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MATTHEW OF WESTMINSTER The flowers of history, especially such as relate to the affairs of Britain. Vol. I. B.C. 4004 to A.D. 1066.

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MATTHEW OF WESTMINSTER
The flowers of history, especially such as relate to the affairs of Britain. Vol. I. B.C. 4004 to A.D. 1066.
page 574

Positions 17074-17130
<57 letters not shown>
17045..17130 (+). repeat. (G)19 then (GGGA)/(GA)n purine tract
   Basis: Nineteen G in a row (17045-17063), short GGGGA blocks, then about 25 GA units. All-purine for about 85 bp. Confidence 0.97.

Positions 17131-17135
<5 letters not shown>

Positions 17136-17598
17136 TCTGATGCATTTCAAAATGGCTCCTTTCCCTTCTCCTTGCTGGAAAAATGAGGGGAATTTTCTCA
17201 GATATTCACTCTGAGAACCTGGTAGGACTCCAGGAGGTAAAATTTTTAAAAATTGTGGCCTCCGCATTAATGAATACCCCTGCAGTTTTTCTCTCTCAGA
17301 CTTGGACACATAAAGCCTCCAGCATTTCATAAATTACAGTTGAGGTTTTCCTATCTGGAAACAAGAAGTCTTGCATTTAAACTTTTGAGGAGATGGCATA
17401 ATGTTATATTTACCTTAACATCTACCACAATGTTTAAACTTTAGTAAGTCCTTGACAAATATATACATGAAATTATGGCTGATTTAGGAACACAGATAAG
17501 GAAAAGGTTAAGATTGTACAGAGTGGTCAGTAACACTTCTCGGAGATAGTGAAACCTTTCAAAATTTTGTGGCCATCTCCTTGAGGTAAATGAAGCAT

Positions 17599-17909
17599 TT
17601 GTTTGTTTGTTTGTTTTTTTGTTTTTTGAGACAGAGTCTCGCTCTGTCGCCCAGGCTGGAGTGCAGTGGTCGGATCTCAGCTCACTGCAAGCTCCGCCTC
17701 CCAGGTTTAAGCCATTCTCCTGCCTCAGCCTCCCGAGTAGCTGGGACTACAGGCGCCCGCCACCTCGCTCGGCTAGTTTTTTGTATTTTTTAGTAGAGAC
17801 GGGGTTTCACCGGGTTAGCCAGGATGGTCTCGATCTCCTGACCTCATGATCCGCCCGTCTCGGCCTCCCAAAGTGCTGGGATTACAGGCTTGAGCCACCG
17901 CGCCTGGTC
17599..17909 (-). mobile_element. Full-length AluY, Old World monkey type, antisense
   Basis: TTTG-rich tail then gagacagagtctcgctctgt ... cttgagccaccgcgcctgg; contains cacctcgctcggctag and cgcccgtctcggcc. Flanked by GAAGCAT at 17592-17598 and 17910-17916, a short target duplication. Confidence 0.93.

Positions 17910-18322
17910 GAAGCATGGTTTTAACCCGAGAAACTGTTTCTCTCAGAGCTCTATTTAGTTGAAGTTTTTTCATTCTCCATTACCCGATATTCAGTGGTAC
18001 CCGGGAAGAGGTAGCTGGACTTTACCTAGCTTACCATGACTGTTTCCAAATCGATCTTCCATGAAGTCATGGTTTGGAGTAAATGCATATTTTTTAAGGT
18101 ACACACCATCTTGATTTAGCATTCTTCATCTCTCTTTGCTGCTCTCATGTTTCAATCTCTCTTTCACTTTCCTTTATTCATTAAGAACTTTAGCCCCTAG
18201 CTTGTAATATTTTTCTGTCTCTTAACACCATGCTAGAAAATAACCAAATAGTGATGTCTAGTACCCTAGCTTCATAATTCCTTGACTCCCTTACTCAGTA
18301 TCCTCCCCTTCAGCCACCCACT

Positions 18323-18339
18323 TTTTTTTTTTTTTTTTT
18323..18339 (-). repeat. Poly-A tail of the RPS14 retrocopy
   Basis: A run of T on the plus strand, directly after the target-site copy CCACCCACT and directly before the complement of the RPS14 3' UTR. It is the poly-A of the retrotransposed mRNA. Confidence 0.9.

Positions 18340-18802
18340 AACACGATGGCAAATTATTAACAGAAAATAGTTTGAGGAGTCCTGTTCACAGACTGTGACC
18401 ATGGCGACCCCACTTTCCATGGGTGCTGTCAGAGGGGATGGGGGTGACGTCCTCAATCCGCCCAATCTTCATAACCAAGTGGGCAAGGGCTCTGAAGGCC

565 Λ.υ. 10G6. CHABACTEE OF HAS OLD. On the fourth or fifth night after the battle, while duke William was lying asleep in his bed, weary after all the varied anxiety he had gone through, and buried in deep sleep, he heard a voice saying to him, "William, you have conquered, and likewise you have taken possession. Therefore you shall reign, and your children after you, in all freedom, for a hundre'd and fifty years." And the duke committed these words to memory, and recommended himself and all that he had to the divine protection. And there was founded a house for a religious brotherhood on the very spot where the greatest slaughter and bloodshed had taken place, that the brethren might for ever offer prayers to God for the souls who were there slain ; and the duke, and other devout nobles, endowed it with ample possessions, and fortified it with the sanctions of religion. And the abbey, in memory of the conflict that took place, is called Battle to this day. But the lord the pope, and likewise the whole brotherhood of the cardinals, and all the Roman court, who had always hated king Harold, because he had assumed the crown of the kingdom without any agreement being entered into with them, and without any ecclesiastical solemnities, or any consent of the prelates being asked, dissembled at the time their sense of the injury ; but seeing now that this audacious presumption had come to an end, as they had yielded to adverse fortune, now, after the common custom of covetous men, or rather like reeds shaken by a blast of wind, they at once returned to the side which had proved the more powerful and the victorious one. But king Harold, who in many respects was an imitator of his father, was a rash and indiscreet prince, with headlong presumption, trusting too much in his own invincible courage, eager for praise and for money, and, when prosperity smiled upon him, forgetful of his former promises. On which account he was disliked by the English whom he governed, even by those who were his own kinsmen ; and when the Lord of Hosts and God of Vengeance had given him the victory, he ascribed it not to God but to himself, and to his own courage and activity ; and this was proved by recent experience, when, being elated at the victory he had obtained over the Norwegians, he retained for himself all the spoils which he had promised to others, and hastened, with precipitation and folly, to the battle with the Normans. On which account, the name of duke William, as of a prince who was magnanimous in the


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